September 5, 2012

Happy Birthday, John

         John Cage in The Hague, Netherlands, 1988
                   photo by Paul Bergen/Courtesy of Redferns

The photograph above is my favorite of any I've ever seen of John Cage, the American composer, music theorist, writer, and artist who was born on September 5, 1912, one hundred years ago, today. Romantic, yes, but to me the photo mirrors the music he composed, richly dark and brooding.

Much can be said about Cage. He was a seminal leader in the Avant-garde music scene. To some he was more important as a thinker than a composer. To many artists, he was one of the most inspiring figures of the 20th century. To a large segment of the public, he was a charlatan who convinced people that sitting onstage in silence for four minutes and 33 seconds could be construed as performing a work of music; his music was never meant to be accessible to populist taste. His work often appears weird, dark and forbidding but his output was broad and deep.

In 1944 the avant-garde composer wrote Four Walls, a 70-minute work using only the white keys of the piano. A 2008 performance in Santiago de Compostela, EspaƱa, can be seen and heard on YouTube. It was the music for a “dance play” in two acts by the dancer and choreographer, Merce Cunningham, who was Cage’s lifelong partner.

There are celebrations to honor his birthday planned all over the United States. There is a 7-day John Cage Centennial Festival In Washington, D. C., with events happening all over the city. Houston has concerts scheduled to honor him, Seattle and Los Angeles are paying their tributes as well.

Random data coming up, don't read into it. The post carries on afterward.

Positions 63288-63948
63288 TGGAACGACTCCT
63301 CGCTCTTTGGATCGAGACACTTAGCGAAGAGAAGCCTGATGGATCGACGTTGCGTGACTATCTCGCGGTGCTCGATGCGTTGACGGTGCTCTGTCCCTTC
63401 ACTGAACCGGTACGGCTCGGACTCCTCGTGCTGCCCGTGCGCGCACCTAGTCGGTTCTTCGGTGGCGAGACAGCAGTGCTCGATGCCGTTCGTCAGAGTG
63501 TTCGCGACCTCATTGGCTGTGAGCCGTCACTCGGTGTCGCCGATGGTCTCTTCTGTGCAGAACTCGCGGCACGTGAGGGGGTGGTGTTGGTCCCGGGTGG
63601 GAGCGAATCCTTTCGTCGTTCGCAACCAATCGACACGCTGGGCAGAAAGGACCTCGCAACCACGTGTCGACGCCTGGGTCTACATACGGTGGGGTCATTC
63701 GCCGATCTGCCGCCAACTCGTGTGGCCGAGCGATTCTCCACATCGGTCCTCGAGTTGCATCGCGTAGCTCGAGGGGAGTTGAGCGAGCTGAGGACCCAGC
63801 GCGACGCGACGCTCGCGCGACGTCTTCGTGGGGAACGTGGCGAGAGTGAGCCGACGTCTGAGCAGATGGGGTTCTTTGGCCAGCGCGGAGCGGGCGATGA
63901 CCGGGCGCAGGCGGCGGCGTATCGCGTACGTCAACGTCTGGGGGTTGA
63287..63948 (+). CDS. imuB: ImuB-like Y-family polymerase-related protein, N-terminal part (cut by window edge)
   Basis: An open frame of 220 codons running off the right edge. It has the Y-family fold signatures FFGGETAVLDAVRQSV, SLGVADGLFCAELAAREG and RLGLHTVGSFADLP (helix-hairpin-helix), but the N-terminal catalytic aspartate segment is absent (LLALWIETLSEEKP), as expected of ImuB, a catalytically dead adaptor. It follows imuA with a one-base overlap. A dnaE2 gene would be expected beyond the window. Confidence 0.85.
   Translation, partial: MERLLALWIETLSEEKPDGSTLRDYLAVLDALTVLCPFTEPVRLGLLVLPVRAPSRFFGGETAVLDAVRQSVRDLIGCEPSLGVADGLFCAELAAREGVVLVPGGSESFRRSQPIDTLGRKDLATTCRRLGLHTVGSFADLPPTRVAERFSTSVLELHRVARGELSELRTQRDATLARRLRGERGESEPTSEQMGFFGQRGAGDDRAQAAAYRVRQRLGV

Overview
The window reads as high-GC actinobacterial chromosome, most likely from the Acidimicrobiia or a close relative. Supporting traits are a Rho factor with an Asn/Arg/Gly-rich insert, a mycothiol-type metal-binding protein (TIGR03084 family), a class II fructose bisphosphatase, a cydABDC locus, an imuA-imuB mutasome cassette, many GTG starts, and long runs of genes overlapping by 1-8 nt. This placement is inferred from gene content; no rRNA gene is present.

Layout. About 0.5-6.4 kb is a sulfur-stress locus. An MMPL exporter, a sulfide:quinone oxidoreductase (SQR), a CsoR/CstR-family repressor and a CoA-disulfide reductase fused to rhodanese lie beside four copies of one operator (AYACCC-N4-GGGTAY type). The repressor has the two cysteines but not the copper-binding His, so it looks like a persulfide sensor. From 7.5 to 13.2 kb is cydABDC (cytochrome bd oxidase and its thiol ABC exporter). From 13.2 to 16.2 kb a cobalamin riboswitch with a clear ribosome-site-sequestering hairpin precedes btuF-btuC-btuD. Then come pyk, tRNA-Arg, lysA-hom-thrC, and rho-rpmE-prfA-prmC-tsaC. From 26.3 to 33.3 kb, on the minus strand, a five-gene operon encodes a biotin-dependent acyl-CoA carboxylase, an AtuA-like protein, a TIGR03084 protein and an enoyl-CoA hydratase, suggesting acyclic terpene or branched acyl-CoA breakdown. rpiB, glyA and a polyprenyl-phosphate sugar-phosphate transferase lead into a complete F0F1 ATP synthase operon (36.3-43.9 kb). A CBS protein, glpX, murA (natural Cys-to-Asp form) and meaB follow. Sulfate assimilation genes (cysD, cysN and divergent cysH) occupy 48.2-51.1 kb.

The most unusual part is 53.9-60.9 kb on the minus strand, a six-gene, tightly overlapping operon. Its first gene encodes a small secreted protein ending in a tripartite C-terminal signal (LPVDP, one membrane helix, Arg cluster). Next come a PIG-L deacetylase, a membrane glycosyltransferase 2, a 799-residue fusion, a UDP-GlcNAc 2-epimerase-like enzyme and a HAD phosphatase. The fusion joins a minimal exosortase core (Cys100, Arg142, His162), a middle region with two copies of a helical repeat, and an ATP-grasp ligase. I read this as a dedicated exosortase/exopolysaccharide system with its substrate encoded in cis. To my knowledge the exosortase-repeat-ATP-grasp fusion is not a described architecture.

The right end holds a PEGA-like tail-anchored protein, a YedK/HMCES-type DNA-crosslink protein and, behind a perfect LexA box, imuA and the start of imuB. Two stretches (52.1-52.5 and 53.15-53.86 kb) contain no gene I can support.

The following extracts say more about Cage and say it better than anything I could.

What 33 musicians had to say about John Cage on NPR.

In the review by James Chute in the UT San Diego News on the Corcoran Gallery of Art exhibition, which opened the John Cage Centennial Festival in Washington D.C. yesterday, September 4, Chute quotes the late San Diego Zen Center teacher, Joko Beck, who used to call Cage's music, ...'choiceless welcoming', a non-judgmental acceptance of the moment (which is the next moment, and the next and the next…)."

In the Washington City Paper review of the celebrations by Jonathan L. Fischer, Fischer said, "Orchestras love anniversaries as reasons to draw up theme programs, but only when those anniversaries are for composers most people enjoy: Mozart, Beethoven, and the like. John Cage is not one of them. He was an already weird composer of random ambient sounds before he discovered Zen Buddhism in the 1950s and got even stranger, at times jettisoning instruments and music altogether; his influence is felt more in the noise-rock and anti-art scenes than modern classical."

In the article, Music of the Unquiet Mind, by Margaret Leng Tan in the New York Times which referred to the work, Four Walls, Tan quotes Cage: "Why do you not do as I do? Letting go of your thoughts as though they were the cold ashes of a long dead fire?" 

In his review in the LA Times, David Ng said, "What Jean-Luc Godard is to film and Marcel Duchamp was to the visual arts, John Cage was to music -- a radical experimentalist who constantly sought to reinvent the art form."

In the Baltimore Sun review of John Cage by Tim Smith, Smith said, "He was an amazing creative artist who taught the world that music is not defined by dots and bar lines on a page, or restrained by conventions of time and structure. Ironic, then, that his name was John Cage".

All of these people have come to the same conclusion: he was an innovative and ground-breaking man who made our lives richer.

Thanks for all the great sounds and non-sounds, John, happy birthday.


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